As communities grapple with another school shooting this month, citizens are rallying to demand change. Will more laws make a difference? This week, publisher Bill Bowman yields this space to retired Special Forces soldier Jim Jones. Jones shares his thoughts on ways communities can protect citizens and citizens can protect themselves.
Eighteen minutes of terror was all the time it took for the murderer to kill 17 people at the Marjory Stoneman Douglas High School in Parkland, Florida, Feb. 14. The people, politicians and media are crying for an end to school shootings.
This article is not just about guns or mental health. This is about you and your community. While there is no 100 percent solution, there are things we can all do to turn the tide.
We should ask local politicians to make our schools safer. We can do this by making doors more secure, building schools with access controls built in, planning escape routes and conducting training. Schools should have a strong police presence. Take a dog through the schools and tell the students it is a drug- and gunsniffing dog. It can be any dog, but the idea is that you are doing something.
We should learn from the fire prevention efforts that go into our schools. Schools are built to satisfy fire code standards and are inspected, and schools regularly conduct fire drills. The last mass school deaths (10 or more) from fire was in 1958 in Cheektowaga, New York, where 15 students died.
Demand respect for teachers in the classroom. Ideally, teachers should never have to defend against an attack, but they have a traditional role of keeping good order and discipline in schools. Because we have taken corporal punishment out of school, the children often rule the teachers.
In the classroom, teachers should be trained to protect their rooms. The doors should have strong locks, and the teachers should have the ability to quickly and effortlessly barricade the doors. The rooms should have windows that allow students to escape. Teachers should be taught how to use items in their classroom as weapons – just in case they have no other choice but to fight. A fire extinguisher can be brutal to the face and eyes.
Schools need to have experts train staff and administrators so they know what to do during an active shooter event. Most school systems want teachers to lock down the school. A few years back, a friend who was responsible for writing a school’s emergency procedures asked me about this. We discussed escape routes, but the school board’s lawyers objected because of liability concerns and fear of lawsuits. This is insane. Would we tell teachers to keep children in a burning school? What if the Columbine attackers were able to detonate their firebombs, propane tanks and the other 99 explosive devices that were found after they committed suicide? Yes, people could be shot while running out of a building, but it is hard to hit a moving target, and distance is your friend when it comes to beating the odds.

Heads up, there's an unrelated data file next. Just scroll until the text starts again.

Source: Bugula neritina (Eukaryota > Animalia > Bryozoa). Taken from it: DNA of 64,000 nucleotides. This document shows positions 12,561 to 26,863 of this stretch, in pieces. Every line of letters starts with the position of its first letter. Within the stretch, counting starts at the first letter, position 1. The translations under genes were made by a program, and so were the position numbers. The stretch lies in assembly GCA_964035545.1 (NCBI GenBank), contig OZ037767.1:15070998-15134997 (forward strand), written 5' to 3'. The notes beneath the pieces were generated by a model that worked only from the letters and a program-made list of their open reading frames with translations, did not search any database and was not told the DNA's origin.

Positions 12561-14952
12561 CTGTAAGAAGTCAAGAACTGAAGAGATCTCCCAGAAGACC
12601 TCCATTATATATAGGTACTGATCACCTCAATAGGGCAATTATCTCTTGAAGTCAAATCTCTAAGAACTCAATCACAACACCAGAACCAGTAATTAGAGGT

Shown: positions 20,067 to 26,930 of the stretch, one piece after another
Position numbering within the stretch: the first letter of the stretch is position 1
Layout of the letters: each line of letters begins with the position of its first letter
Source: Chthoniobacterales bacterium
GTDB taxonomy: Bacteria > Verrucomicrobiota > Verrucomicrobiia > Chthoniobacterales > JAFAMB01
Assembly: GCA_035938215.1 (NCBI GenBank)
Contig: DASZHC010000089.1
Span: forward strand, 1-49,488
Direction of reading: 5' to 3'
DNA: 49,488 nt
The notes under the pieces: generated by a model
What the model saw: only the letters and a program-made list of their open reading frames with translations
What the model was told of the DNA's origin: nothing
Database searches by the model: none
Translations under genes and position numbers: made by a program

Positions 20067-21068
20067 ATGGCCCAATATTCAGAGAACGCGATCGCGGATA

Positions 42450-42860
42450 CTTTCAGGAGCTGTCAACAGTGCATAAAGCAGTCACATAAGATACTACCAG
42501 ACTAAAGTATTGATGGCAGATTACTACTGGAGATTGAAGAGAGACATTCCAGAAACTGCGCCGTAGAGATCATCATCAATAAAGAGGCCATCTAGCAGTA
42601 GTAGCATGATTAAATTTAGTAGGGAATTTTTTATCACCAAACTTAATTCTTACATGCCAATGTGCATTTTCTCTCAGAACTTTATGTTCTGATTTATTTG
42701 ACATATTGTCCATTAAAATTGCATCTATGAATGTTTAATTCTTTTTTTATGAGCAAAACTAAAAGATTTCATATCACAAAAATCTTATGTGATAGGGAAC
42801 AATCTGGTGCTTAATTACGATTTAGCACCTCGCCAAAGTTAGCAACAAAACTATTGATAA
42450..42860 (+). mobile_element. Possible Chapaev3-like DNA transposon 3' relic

The police must stay current on tactics. Police need to have subject matter experts at each school who can advise other officers when they arrive at the scene.
High school students should not be forced to go to school. Some of the most successful people in the country did not finish high school. If school is not for them, they should be given the right to pursue happiness in some other way. However, if a student is permanently expelled from school for an act of violence, a restraining order should come along with it. It should also be entered into the gun background database and used as a reason to refuse the sale of a weapon. After a reasonable time has passed, the record should be cleared again unless there is another reason to bar that person from purchasing a gun.
No one wants to talk about the effects of violent video games on our children. As video games have become more realistic, it has become hard to tell the difference between the game and reality. Video games effectively train players to kill as many people as possible.
Parents and the gaming industry will argue that this is not so. But look at our military. Pilots spend countless hours in flying simulators before taking off. Twenty-year-old NASCAR driver William Byron (#24) credits playing racing video games for his success as a NASCAR driver because the games are realistic. Sony, Microsoft and Nintendo are the big three in video technology and have major lobbying groups. Violent videos are a huge market share for these companies. In 2017, the top five videos were all violent. You shouldn’t need the government to tell your kid that violent video games are unhealthy. Just walk into their rooms and take them away.
We should improve our justice system to provide a fair and speedy trial. Florida has the death penalty. There is no reason why it should take more than a few months to bring a person to trial if they are caught committing a crime on video, if they confess or if DNA evidence shows they are guilty. If found guilty and the death penalty is the judgment, it should only take a day or so to have that person put to death and let people move on with their lives.